Some campaign coverage bypasses the issues entirely. As a case in point, Ted Cruz had a phone interview on the April 1 edition of the Bill Reilly show (hosted that night by Eric Bolling). Among the points discussed (from memory, couldn’t locate a transcript):
•How did it make Cruz feel that Trump had repeatedly referred to him as “lying Ted” in recent rallies in Wisconsin? Well, Donald does things like that when he’s scared of losing.
•How did Cruz propose to get Republican leaders to support him? Some of them had endorsed him already, and others would hopefully come to see that he, unlike Trump, could beat Clinton in the general election.
C. A dubious outcome – For advocates of smaller, more focused, less costly government, it’s natural to favor conservative candidates. Neither Clinton nor Sanders falls in that category, so our instinct would be to take a close look at whoever wins the Republican nomination.
The last time either political party won three straight terms in the White House was in 1988, so here again it seems reasonable to envision a Republican victory. Given current dissension within GOP ranks and the prospect for a bitter convention battle, however, doubts about such an outcome have been growing.
One reference point is conservative punditry. See, e.g., The GOP primary – whoever wins [three alternative scenarios], we lose, Jeremy Sims, joemiller.us, 3/31/16.
#Trump wins the nomination: Over a third of the Republican Party says they will never pull the lever for Donald Trump in the general election.
#Cruz wins the nomination: Cruz’s only hope is a contested convention, but contested conventions have always been the playground of the GOP establishment, a group which despises Ted Cruz.
#The establishment picks a nominee: The base will see that the GOP doesn’t care about the choice of it’s constituents, and massive fractures will appear in the party as both Trump and Cruz supporters jump the sinking GOP ship.
And then there are the betting markets, which are supposedly driven by the desire of punters to make money versus political sentiment. Trump not the nominee, anyway Clinton wins, Mark Nuckols [a US expatriate who teaches law and business in Moscow], townhall.com, 4/2/16.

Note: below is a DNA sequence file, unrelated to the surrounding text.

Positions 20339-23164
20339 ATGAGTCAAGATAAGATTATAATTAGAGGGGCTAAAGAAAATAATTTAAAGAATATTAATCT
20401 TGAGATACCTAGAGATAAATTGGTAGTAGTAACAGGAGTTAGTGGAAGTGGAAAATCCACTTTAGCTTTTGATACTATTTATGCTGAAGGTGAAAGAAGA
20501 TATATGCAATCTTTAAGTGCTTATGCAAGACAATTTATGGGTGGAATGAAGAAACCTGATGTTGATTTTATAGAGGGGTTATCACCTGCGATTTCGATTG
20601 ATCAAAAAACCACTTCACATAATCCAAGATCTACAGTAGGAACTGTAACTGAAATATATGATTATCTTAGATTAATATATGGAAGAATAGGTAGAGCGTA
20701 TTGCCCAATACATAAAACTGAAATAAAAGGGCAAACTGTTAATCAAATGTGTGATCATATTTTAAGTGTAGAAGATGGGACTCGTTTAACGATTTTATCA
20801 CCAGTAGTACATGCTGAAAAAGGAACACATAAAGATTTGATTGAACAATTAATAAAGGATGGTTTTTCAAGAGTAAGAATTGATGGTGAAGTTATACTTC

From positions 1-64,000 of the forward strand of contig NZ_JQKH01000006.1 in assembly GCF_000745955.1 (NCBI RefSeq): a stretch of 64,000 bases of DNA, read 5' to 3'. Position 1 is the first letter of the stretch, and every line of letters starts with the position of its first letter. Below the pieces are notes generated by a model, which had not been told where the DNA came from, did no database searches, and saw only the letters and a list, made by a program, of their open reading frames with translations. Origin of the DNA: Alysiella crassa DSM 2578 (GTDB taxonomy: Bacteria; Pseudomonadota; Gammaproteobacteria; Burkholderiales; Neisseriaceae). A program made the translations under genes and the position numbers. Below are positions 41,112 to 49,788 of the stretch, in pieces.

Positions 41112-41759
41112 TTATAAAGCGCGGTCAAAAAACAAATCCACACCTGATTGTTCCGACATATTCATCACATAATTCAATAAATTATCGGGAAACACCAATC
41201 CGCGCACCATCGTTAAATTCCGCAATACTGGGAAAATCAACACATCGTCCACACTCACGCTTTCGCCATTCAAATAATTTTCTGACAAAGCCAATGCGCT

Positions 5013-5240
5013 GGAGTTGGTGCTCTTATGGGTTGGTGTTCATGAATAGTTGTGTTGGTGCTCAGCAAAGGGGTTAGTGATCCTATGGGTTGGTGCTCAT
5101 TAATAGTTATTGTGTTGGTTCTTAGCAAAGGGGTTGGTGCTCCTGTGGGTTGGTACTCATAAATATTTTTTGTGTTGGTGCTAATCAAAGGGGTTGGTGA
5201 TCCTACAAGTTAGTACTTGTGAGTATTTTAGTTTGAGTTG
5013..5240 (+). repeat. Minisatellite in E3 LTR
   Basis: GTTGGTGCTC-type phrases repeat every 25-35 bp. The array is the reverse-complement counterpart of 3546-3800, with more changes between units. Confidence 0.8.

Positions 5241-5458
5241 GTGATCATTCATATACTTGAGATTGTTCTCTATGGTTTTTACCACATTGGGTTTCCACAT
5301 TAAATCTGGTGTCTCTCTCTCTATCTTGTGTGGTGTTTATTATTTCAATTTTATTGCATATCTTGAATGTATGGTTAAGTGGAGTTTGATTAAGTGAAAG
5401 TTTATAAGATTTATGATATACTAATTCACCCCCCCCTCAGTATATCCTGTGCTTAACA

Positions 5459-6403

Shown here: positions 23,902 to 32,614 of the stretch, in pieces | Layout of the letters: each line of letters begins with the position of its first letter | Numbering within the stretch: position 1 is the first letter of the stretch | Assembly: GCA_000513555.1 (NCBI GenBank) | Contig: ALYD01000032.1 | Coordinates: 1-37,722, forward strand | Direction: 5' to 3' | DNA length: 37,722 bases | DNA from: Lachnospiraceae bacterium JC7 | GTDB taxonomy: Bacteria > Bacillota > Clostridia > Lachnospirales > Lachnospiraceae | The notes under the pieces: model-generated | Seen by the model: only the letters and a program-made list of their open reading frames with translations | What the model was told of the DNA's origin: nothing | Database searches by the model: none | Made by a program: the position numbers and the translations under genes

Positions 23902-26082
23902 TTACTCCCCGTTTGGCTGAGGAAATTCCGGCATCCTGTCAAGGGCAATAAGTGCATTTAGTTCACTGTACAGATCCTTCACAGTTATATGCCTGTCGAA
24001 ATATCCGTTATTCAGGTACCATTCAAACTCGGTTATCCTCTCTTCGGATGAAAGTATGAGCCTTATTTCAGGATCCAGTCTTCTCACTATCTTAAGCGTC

•The market is saying there is a two-out-of-three chance Trump falls short of an outright majority of delegates, and if he does, there is a three-out-of-four chance the Republican convention unites behind a different standard bearer.
•Hillary Clinton is a 83-17 favorite over Bernie Sanders. And as for the ultimate winner of the presidential race, the numbers are Clinton – 61, Trump – 18, Cruz – 14.
We’re not making any predictions here, but simply pointing out that the deteriorating tone and substance of political discourse in this country may well impact the outcome of this and future elections in an unfavorable way. So it’s time to forget about personalities, we would suggest, and get back to the issues. And those who don’t really like any of the candidates should consider who would be the least worst.
What can you do? Write a letter to the editor, call the office of your member of Congress, post your thoughts on social media, etc. Also, be sure to vote when the time comes.
* * * * * FEEDBACK * * * * *
Well said. We MUST keep our eyes on the prize -- November 8.
If Trump doesn't get the required 1237 by the time of the Republican Convention in July, then the Party leaders should do everything possible to ensure the nomination of the person who is most likely to beat Clinton.
I'm beginning to think that we should go back to the old days of the "smoked filled" rooms -- which, by the way, resulted in the nomination of such luminaries as A. Lincoln.